- The Washington Times - Saturday, March 20, 2004


By H.W. Brands

Doubleday, $29.95, 563 pages, illus.


One reason writers keep writing about, and filmmakers keep filming, the story of Texas’

1836 fight for independence from Mexico is the story’s inspirational qualities: the heroism, the sacrifice, which resonate even in — maybe especially in — the age of Al Sharpton and Alec Baldwin.

H.W. Brands suggests an additional reason: the sheer Americanness of the thing. Hardly had William Barret Travis, James Bowie, Davy Crockett, Sam Houston, and Stephen F. Austin (every one with a Texas town or county named for him) come into a big, dangerous new land than, lo, they carved out a place for liberty and self-expression.

It is what Americans do — or did before TV cameras and investigative reporters sprouted all along the road to adventure, ready to ensnare those unduly careless of procedural niceties.

“The events culminating in the Texas revolution,” writes Mr. Brands, an accomplished historian and biographer, “transcended morality in the ordinary sense … Sensitive souls — the John Quincy Adamses of the era — complained that [the Texans] were stealing land from Mexico.

“And maybe they were. But these were Americans, a people who were in the process of taking far more land from the native peoples of North America than the Texans took from Mexico (which, itself, was trying to take Texas back from the Indians).”

The New York Times wouldn’t bestow warm accolades on events and occasions like these, which is why one might want to look all the more closely at Mr. Brands’ judgment on those events that transcend morality. Not infrequently, heroism and hell-raising slouch down the street together, arms intertwined. You sometimes can’t pry them apart.

In the prying apart of Texas and Mexico, Mr. Brands acknowledges readily enough, opportunism was a factor. Take Bowie, who, “having swindled himself into a corner in Louisiana, crossed the Sabine to continue his swindling on Mexican soil.”

Yet such men were not “merely opportunists. They believed in liberty, as they understood the term. They believed in the rule of law and the right of people to govern themselves.

“Their victory was a victory for democracy, in the dawning age of democracy. If it was also a victory for slavery, this aspect of the triumphproved passingwhen democracy defeated slavery in the Civil War.” It all worked out somehow.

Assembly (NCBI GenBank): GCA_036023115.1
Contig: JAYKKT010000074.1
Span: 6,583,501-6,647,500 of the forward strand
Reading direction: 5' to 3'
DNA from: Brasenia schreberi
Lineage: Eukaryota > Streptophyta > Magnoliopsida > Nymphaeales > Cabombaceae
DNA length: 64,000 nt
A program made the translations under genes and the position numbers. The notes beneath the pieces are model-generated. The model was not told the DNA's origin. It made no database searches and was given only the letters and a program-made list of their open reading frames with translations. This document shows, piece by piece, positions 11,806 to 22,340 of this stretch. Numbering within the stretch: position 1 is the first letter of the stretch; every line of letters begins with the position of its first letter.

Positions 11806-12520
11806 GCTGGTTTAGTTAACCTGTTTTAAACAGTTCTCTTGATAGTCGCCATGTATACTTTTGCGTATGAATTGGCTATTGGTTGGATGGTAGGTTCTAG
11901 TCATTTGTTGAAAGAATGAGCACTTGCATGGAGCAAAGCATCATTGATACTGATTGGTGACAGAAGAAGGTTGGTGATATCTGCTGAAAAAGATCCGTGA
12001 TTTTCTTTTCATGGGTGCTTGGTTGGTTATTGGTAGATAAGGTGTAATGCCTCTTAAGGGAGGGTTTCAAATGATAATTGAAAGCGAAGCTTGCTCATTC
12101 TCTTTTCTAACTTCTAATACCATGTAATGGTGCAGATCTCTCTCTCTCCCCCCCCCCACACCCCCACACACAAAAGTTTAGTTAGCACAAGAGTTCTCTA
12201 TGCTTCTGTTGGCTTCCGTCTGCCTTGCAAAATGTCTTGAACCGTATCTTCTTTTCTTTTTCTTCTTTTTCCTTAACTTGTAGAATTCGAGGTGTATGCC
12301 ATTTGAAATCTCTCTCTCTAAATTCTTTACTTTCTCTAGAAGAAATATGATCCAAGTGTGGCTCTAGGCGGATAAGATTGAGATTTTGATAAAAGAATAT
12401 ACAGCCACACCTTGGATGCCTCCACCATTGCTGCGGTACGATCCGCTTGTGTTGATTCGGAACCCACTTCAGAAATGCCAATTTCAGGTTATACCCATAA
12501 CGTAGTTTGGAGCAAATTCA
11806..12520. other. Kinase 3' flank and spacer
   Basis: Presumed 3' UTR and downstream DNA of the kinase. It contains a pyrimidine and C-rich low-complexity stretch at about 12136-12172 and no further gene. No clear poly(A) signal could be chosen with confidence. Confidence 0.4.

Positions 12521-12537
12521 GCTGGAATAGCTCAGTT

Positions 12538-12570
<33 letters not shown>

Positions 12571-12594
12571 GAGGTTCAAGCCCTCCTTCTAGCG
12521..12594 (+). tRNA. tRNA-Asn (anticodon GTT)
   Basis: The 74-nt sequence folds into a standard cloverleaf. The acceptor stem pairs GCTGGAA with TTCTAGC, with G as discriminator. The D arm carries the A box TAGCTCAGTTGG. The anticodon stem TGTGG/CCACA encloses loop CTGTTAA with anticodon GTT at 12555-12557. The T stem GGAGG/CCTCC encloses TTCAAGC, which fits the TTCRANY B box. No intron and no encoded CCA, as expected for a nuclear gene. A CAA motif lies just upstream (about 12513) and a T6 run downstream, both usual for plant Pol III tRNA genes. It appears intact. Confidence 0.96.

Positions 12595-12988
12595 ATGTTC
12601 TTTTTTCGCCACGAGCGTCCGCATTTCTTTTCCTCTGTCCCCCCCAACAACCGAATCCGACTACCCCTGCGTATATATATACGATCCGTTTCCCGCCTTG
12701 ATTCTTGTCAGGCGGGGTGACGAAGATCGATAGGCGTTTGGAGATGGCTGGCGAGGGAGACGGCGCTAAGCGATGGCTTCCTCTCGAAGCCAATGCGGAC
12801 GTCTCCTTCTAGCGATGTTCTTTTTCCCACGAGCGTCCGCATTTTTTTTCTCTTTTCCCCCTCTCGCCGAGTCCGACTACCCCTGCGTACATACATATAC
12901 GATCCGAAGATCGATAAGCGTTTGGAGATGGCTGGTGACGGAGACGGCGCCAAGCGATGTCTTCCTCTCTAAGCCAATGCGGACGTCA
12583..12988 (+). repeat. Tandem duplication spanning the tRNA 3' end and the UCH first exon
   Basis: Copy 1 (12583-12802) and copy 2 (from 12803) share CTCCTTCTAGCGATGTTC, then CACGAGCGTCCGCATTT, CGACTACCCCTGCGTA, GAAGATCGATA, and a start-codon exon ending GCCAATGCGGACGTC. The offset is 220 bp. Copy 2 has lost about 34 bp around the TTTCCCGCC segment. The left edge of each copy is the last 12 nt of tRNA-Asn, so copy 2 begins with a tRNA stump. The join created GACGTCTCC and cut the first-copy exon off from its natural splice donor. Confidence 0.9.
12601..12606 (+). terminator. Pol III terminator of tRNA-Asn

That it might not have worked out, save for courage, sacrifice, and some luck, is the consideration that carries this immensely readable narrative, whose author is a professor of history at Texas A&M; University.

Mr. Brands’ story begins with the commercial exploits of Moses Austin, father of the “Father of Texas,” Stephen F. Austin. It ends with Sam Houston’s death, two years after the state he had helped create defied his now-inarguable arguments against joining the Confederacy.

The Civil War is background noise, nor in truth does Mr. Brands make much of the Republic of Texas (1836-45) or the Mexican War. The tale is chiefly of those Americans who, in essentially half a decade’s time, vastly extended their country’s reach.

In Mr. Brands’ telling the pivotal story of the Alamo loses nothing of its David and Goliath aura. Antonio Lopez de Santa Anna commands 5,000 Mexican soldiers; the garrison consists of fewer than 200. Bravery refutes the power of numbers.

The somewhat erratic William B. Travis takes on stature before and during the 13-day siege; the ailing Bowie shrinks as a presence; Davy Crockett, as an inspiration to the men, fills a large part of the landscape.

How Crockett met his death (battlefield casualty or execution victim) is a matter that excites many Alamo buffs, but not Mr. Brands, who declines to attempt settlement of the question.

“Wherever Crockett — or any of the others — died,” he writes, “they proved their point. Texas wouldn’t be taken easily … On a different plane, the glorious demise of the Alamo garrison gave the Texans a rallying cry that lifted their political struggle against Santa Anna to the moral realm.”

In death, the heroes “transcended their flaws; absolved of their sins, they entered the pantheon of American heroes.”

Santa Anna had blundered seriously. In the moral struggle he commenced at the Alamo, there was no chance of victory. He had poked the proverbial hornets’ nest (more viciously still, with the massacre at Goliad of 400 Texans who had surrendered to him).

When Houston’s army receded toward Louisiana, their leader looking to draw nearby American forces into the conflict, the men grew angrier almost by the day. It was a democratic army, a force more than willing to “reason why.” The Texans railed at Houston for his entirely prudent refusal to give battle before he could expect victory.

When he could no longer stave off their demands — and when he found Santa Anna, with a portion of his force, detached from the van — he let them have at it. Revenge ensued. It wasn’t a pretty sight, but then neither had the massacres at the Alamo and Goliad been pretty.

The outcome of the Battle of San Jacinto — liberty for Texas — bulks larger in any decent narrative than the means used for its accomplishment. “Lone Star Nation” is more than decent. It is vibrant, energetic, and masterful.

William Murchison is a nationally syndicated columnist.

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